Dementia is a progressive and neurodegenerative disease that affects 50 million people globally. People living with dementia may die before they reach the advanced stage, or they may live in the advanced stage for several years.
The independent contribution of dementia to mortality is currently difficult to assess, as older people commonly have comorbidities that may or may not be related to dementia, which can also shorten their lives.
The dementia trajectory is variable, with progressive decline disrupted by acute events (such as an infection or falls) where the person may recover or experience an increased rate of decline in health until the end of life. Prognosis is unpredictable and can vary between and within individuals.
Components on how end of life is defined in dementia included: limits in current measures to define end of life in dementia, family knowledge, and staff knowledge.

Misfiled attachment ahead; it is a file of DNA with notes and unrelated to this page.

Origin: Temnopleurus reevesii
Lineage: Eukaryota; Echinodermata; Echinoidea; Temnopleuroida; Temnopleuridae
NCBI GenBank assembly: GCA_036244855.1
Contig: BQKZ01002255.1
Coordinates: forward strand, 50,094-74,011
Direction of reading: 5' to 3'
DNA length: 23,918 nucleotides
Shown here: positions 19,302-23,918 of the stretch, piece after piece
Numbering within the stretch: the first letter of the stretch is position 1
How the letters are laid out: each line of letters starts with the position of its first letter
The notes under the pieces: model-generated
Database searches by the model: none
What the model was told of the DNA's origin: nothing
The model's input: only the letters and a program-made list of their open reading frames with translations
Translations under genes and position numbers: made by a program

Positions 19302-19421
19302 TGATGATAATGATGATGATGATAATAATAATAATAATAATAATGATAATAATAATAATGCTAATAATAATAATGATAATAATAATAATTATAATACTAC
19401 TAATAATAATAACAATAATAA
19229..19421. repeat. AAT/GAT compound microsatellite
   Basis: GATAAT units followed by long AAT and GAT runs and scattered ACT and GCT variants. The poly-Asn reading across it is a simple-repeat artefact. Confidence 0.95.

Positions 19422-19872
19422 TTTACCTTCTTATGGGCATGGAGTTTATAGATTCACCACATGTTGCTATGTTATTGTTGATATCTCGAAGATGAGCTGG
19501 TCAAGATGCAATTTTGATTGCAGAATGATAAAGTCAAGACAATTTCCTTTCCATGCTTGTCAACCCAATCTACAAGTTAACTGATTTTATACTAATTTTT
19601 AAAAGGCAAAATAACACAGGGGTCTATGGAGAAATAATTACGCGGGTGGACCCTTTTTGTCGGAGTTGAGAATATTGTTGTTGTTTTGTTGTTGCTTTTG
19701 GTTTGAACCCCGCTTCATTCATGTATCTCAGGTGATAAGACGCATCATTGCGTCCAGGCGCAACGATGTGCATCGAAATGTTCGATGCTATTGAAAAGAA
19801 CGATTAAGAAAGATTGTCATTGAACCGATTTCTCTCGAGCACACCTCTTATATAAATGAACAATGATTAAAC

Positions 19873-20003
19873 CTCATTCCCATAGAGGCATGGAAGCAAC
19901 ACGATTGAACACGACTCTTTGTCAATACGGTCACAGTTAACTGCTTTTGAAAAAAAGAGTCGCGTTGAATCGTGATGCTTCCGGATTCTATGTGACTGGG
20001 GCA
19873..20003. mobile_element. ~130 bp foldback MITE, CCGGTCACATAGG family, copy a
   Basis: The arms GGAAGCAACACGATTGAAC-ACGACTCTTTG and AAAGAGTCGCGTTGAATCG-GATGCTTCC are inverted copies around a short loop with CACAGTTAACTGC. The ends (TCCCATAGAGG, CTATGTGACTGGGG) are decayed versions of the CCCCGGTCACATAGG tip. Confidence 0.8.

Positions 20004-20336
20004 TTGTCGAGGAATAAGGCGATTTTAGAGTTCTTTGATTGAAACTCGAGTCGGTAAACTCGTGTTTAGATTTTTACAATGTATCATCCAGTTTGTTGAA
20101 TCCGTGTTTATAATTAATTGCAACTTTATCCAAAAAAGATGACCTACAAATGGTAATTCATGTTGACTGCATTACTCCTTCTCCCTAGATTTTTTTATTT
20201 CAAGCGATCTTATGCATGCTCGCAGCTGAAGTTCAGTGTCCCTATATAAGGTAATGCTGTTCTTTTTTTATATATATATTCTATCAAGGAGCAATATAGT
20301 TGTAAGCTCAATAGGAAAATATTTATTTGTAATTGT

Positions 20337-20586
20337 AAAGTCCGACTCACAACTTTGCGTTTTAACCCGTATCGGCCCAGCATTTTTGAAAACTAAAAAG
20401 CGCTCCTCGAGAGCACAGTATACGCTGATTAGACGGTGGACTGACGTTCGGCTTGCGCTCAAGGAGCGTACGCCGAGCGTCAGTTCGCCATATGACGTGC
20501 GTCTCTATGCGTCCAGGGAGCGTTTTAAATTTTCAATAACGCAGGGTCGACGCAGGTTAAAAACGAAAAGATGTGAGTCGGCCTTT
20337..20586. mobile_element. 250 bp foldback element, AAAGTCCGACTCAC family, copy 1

There is a tendency to use single-domain validated tools: some studies focus on cognitive impairment and others on functional decline, but most do not consider the holistic needs of the individual.
Dementia should not be considered life limiting in clinical practice, because it may result in a lack of specialized care for patients approaching the end of life whereby their physical, spiritual, and psychosocial needs are not addressed in a timely manner.
Given the complexity of defining end of life and the unpredictable trajectory in dementia, focusing on the needs of the individual may be more suitable than focusing on defining end of life.
Physicians can best help their patients establish goals of care and levels of medical intervention that are most consistent with existing medical knowledge and family/patient preferences.
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Adapted from Browne B et al. Defining End of Life in Dementia: A systematic review. Palliat Med. 2021 Jun 17:2692163211025457. Internet. Available at https://journals.sagepub.com/doi/full/10.1177/02692163211025457. Accessed on November 26, 2021.